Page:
- Definition of the portfolio close-out strategy. As one of the most important parameters in CORE, the close-out strategy is defined as per the condition (i) above. The close-out of illiquid positions is spread out in time according to the market liquidity of the instrument and the size of the position to ensure an orderly liquidation with minimal price impact.
- Definition of stress scenarios for price trajectories. CORE uses 10,000 scenarios to introduce market risk to the portfolios to be closed out. Each scenario is composed of one 10-day price trajectory for each risk factor to which the investor’s portfolio is exposed. Those 10,000 scenarios are comprised of historical simulations for a period longer than ten years (whereby price variations observed in the past are used to project the future); statistical simulations (whereby the best econometric models available are used to project a range of different price trajectories); and prospective (what-if) stress scenarios.
- Evaluation of the close-out strategy and choice of the worst-case scenario. In this last step, the positive and negative cash flows resulting from the application of price trajectories in step 2 to the close-out strategies defined in the first step are calculated for all positions and collateral within the portfolio. Next, the worst accumulated cash flow out of all the 10,000 cash flows accounted for is chosen and this number is the amount of excess collateral available, or the margin to be required in case of a negative number.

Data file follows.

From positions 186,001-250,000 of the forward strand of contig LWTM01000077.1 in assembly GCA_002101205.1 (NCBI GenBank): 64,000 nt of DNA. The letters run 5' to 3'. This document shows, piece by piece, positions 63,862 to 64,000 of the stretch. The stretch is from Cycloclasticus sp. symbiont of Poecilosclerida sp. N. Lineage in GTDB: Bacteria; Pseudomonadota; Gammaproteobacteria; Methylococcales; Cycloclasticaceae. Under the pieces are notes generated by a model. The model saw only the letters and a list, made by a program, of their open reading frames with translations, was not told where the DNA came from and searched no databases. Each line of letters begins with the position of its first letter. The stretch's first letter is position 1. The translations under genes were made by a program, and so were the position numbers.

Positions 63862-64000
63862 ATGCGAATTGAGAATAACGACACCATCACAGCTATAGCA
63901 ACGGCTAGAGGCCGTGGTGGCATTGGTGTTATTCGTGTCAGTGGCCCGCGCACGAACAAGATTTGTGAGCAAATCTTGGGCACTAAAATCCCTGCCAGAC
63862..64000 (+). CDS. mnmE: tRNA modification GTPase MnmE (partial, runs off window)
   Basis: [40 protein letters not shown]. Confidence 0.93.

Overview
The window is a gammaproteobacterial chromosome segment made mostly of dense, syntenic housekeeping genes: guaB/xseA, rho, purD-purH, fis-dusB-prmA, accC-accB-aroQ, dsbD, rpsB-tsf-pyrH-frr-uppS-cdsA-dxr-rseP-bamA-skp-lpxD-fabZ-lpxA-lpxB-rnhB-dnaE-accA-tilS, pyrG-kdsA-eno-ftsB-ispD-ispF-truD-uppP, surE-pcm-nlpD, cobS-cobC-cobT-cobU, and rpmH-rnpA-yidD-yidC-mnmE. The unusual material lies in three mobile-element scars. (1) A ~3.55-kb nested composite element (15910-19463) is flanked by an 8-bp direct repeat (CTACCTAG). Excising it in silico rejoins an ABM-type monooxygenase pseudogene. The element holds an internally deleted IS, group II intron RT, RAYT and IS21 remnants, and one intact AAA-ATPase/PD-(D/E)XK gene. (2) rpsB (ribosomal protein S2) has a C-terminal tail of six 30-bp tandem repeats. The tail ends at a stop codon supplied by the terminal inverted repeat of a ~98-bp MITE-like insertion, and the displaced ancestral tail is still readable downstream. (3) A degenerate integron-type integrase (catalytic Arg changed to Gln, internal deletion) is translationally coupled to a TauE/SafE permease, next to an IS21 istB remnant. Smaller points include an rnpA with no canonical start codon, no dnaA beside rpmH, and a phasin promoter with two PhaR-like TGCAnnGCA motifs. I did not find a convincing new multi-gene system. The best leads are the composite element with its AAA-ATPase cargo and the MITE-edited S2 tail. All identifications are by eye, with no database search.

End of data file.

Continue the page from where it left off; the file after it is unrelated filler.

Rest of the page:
CORE is a highly precise risk measure, reflecting market, liquidity and cash flow mismatch risks in the positions held by more than 50,000 participants in B3's markets. It is also capable of calculating in quasi-real time the risk of a complete portfolio of assets, contracts and collateral by multilateral netting where appropriate, and taking into account diversification benefits and hedges. CORE’s combination of robustness, precision and investor capital allocation efficiency places B3 at the forefront of global risk management.
To learn more, visit: clearing.com.br/en